This morning, I needed a message of about light. You see, I really try to be a person who looks for the positive and seeks hope. I actually did an entire research paper when I was finishing my seminary degree about hope. I believe the world needs more hope. And when I was completing that research, I needed more hope. I still do. Not that this is in my job description, but I feel my role as a therapist is to hold hope not only for myself, but for the world and for those I work with. I find it extremely important to maintain “unconditional positive regard.” It’s a term we learn in the classroom, but I found it to be quite natural because I work with some pretty awesome clients. And you know what? Many times if I don’t hold that space for them, that unconditional “I see the good in you,” doesn't come from anyone else in their life. Especially not from themselves.
So, like I said, I needed a message of light this morning. Life has been a bit heavy. Not just for the clients I work with, but in my own life. There have been many stressors, long work hours, troubled relationships, and oh…the whole covid thing. The thing is, it’s not just my life. I continue to hear stories of struggle. Or I hear fear about another pandemic, or questions about what’s next in life, or people just tired of not having any sense of control. I get it. It’s SO hard.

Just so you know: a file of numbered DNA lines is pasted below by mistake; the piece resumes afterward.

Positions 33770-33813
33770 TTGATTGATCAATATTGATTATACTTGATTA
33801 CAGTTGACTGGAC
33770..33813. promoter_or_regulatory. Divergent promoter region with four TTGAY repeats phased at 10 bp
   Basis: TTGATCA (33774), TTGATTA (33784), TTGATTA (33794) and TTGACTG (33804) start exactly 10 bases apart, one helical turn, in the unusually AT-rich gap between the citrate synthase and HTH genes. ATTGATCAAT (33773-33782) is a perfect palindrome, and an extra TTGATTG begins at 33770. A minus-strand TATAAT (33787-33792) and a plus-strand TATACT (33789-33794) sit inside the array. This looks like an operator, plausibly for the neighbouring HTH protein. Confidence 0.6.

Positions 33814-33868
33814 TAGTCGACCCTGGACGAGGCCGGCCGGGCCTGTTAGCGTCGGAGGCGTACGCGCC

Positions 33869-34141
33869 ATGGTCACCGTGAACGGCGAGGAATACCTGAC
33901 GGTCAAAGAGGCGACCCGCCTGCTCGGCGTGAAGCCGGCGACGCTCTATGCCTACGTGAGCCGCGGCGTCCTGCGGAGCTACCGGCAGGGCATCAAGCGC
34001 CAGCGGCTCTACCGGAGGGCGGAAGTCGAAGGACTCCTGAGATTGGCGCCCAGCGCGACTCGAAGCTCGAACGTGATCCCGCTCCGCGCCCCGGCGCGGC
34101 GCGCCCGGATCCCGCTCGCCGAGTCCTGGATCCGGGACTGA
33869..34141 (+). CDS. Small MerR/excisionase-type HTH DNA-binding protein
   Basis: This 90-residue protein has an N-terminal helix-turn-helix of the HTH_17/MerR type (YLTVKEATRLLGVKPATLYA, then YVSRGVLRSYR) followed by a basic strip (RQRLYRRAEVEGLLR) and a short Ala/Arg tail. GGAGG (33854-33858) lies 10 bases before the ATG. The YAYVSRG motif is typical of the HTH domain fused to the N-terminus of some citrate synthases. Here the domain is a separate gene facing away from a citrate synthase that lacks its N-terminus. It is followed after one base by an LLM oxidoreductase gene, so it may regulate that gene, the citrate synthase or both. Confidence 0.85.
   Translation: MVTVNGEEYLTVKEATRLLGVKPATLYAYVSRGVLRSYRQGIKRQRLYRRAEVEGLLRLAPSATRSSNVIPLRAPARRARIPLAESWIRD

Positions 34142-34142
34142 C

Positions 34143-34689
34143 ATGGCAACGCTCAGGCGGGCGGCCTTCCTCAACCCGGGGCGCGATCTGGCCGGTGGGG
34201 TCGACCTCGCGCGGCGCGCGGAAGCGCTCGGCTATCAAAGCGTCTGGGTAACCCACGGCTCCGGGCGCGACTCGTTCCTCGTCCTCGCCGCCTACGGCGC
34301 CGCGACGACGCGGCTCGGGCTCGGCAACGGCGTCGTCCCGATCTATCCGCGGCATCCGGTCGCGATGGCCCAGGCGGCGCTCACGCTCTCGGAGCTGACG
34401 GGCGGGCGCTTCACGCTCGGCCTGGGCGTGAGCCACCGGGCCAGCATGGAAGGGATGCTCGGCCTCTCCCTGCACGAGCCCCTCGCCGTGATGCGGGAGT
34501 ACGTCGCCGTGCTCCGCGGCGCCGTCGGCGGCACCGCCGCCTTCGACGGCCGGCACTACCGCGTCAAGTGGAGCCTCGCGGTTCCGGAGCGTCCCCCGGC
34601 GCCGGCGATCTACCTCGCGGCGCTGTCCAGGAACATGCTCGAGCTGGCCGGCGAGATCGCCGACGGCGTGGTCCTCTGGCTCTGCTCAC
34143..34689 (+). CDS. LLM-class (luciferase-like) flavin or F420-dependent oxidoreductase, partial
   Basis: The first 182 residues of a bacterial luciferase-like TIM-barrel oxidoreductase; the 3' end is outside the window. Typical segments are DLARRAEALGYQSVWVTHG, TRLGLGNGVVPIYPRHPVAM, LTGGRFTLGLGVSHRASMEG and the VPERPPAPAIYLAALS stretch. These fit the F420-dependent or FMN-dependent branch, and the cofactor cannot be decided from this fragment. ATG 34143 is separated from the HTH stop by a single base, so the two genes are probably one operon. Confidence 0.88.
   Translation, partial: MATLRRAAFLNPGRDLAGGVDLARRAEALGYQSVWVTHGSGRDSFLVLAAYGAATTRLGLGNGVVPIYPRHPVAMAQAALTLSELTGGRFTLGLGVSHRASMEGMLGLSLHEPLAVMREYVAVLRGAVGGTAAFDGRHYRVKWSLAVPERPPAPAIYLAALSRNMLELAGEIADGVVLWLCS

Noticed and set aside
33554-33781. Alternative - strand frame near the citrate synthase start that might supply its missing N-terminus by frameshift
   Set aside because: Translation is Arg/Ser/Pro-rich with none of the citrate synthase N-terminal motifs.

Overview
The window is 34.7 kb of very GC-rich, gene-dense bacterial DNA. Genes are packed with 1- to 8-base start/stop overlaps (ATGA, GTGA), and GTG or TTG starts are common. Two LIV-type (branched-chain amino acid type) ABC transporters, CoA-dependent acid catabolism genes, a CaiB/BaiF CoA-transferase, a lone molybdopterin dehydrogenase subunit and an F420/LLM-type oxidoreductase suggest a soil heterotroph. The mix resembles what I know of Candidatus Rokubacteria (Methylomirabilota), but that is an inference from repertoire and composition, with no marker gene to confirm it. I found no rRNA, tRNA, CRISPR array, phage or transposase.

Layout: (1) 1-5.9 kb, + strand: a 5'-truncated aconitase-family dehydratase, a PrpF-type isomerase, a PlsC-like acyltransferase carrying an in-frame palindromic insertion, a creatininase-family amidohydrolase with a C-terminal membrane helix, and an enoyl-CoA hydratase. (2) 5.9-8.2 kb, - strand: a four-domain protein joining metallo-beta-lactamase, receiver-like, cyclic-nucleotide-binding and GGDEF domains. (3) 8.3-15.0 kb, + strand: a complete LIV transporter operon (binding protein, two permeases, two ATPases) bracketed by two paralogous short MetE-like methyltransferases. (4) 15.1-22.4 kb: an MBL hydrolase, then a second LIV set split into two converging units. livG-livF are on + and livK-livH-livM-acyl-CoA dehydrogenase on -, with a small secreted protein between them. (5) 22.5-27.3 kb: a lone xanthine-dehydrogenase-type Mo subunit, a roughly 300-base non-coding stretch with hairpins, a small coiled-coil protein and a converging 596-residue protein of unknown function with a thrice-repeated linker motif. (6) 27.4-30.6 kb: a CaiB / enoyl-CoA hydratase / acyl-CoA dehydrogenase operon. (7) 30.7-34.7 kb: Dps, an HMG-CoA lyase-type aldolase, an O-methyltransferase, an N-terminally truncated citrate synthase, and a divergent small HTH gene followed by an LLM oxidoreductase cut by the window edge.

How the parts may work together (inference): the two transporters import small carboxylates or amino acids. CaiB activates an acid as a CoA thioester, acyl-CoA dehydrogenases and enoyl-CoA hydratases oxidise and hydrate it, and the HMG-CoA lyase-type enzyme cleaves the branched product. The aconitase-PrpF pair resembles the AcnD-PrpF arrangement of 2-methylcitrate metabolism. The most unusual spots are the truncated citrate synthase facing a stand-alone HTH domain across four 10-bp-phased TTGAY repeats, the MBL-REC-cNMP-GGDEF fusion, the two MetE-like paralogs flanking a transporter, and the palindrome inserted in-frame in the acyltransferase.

Listen to this. This is what I got this morning:
“The light shines in the darkness, and the darkness can never extinguish it.” John 1:5
Hallelujah. A message of light. Of hope. Darkness cannot extinguish the light. As you might know, I am reading through “Honest Advent.” In this message of light, Scott Erickson also said,
“The function of light is to help us see more clearly. Jesus’ life helps us see our own lives more clearly.”
Jesus is the light. Jesus helps us see more clearly.
I think what hard events do in our lives is mask over the light. But it’s still there, we just don't see it. I don’t really think of spiritual ware fare much…because, well, I just don't like to give that much weight. But the other day as I continued to see things in the world breaking apart…financial strain, strangled relationships…I just thought, “Woah, is this really what’s going on here?” With one of my dear client’s, our conversation brought about one of my favorite Beth Moore quotes. I remember hearing her say that God can serve us cocktails....those strong mixed drinks. It’s not just one thing, like beer or wine. It’s the whole she-bang. Life is one big old glass of a Long Island. We got a one too many things poured into our glass.
What’s the take-away here? Let’s boil it down to some conclusions:
· Light is still here, in the darkness
· We need to intentionally look for the light
· We need to really attempt to be the light, since the light is in us
When life get's extra heavy and complicated, we might not be able to see the light. We might not be able to see our situations clearly. So we need to look for the light. It takes being really intentional. Sometimes life is too hard to say, "God, what are you teaching me?" This is not a post to rush into any type of brushing off of emotions. No, it's just a post to say that when we are served mixed drinks, we need to intentionally look for the good that still exists. I'll leave you with the beginning lyrics of the hymn, "It is well with my soul":
When peace like a river attendeth my way
When sorrows like sea billows roll
Whatever my lot, Thou hast taught me to say
It is well, it is well with my soul
I pray for more peace and more light in your life this week. Happy rooting, everyone!